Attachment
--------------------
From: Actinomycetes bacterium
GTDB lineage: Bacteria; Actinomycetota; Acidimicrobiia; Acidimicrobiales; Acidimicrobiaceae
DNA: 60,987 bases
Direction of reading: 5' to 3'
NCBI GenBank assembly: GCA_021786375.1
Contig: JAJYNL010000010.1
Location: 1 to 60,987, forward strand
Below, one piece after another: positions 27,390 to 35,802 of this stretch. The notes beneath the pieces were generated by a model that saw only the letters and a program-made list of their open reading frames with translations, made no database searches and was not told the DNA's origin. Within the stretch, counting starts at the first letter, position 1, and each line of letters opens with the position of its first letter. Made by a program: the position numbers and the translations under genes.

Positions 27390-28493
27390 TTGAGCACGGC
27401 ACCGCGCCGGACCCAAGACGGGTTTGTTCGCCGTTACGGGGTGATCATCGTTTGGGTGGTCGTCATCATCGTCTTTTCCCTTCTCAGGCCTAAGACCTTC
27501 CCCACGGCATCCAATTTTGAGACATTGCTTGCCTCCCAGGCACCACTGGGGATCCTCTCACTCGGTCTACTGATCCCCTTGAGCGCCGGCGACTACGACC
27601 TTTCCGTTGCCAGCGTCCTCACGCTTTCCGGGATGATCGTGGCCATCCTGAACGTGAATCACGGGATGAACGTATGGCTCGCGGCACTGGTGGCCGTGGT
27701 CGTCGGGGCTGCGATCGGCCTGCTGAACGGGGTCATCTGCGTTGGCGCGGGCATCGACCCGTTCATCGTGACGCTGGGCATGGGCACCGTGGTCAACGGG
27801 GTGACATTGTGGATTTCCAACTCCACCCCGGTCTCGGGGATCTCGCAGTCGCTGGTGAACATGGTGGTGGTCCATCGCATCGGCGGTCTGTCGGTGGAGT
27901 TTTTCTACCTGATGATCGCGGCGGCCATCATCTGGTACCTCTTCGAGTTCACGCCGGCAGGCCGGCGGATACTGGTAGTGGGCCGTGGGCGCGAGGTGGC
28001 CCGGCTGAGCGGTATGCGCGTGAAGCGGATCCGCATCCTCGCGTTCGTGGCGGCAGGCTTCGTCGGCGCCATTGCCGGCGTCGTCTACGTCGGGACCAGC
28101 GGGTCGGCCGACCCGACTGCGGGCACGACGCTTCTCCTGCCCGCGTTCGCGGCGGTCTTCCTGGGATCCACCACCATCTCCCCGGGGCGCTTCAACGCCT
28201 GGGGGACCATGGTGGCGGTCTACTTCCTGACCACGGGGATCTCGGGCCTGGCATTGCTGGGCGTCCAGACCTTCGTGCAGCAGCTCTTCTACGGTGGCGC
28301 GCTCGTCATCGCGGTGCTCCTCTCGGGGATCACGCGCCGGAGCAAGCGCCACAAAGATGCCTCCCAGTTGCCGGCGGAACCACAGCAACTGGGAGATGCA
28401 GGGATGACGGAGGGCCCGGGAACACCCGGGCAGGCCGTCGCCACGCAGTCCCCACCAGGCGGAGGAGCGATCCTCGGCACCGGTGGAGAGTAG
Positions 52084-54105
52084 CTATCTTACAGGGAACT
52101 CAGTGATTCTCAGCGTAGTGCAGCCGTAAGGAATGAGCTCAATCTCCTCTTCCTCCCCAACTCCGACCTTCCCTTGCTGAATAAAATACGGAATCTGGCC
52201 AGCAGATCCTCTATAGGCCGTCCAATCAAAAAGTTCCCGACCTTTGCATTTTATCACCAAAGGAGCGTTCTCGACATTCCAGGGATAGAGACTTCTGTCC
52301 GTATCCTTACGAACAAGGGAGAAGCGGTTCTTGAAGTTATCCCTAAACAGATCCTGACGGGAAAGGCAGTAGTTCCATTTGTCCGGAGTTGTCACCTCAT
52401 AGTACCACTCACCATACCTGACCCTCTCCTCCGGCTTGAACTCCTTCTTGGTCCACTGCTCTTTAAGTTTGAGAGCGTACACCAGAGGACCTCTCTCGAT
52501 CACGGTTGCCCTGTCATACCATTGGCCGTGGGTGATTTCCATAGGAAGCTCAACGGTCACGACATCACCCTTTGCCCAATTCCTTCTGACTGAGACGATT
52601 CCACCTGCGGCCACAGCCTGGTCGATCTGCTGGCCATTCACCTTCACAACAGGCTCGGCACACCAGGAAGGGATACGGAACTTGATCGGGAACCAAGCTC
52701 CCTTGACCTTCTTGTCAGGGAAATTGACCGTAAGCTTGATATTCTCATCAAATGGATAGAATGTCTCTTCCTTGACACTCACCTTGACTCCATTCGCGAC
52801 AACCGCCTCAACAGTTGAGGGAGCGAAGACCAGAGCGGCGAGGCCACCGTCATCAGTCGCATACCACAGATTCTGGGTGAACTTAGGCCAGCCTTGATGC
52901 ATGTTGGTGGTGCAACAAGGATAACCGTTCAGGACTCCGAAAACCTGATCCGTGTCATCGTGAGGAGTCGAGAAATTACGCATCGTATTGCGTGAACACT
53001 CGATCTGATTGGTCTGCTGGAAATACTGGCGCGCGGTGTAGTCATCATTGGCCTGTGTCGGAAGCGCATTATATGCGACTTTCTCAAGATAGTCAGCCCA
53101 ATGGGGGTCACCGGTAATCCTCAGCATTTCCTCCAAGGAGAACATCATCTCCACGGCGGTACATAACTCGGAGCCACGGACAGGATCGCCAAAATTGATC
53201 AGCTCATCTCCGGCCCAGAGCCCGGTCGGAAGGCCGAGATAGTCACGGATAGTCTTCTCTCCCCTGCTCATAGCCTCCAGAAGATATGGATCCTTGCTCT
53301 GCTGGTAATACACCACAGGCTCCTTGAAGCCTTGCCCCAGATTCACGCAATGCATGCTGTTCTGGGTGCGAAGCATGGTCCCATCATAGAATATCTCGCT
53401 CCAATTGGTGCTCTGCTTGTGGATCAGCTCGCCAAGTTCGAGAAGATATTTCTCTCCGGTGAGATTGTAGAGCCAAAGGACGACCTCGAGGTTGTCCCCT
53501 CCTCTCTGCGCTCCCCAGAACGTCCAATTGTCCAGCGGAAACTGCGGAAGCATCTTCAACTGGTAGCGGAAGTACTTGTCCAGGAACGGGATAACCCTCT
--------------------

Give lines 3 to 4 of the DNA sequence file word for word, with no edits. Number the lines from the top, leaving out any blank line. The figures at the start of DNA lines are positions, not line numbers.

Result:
DNA: 60,987 bases
Direction of reading: 5' to 3'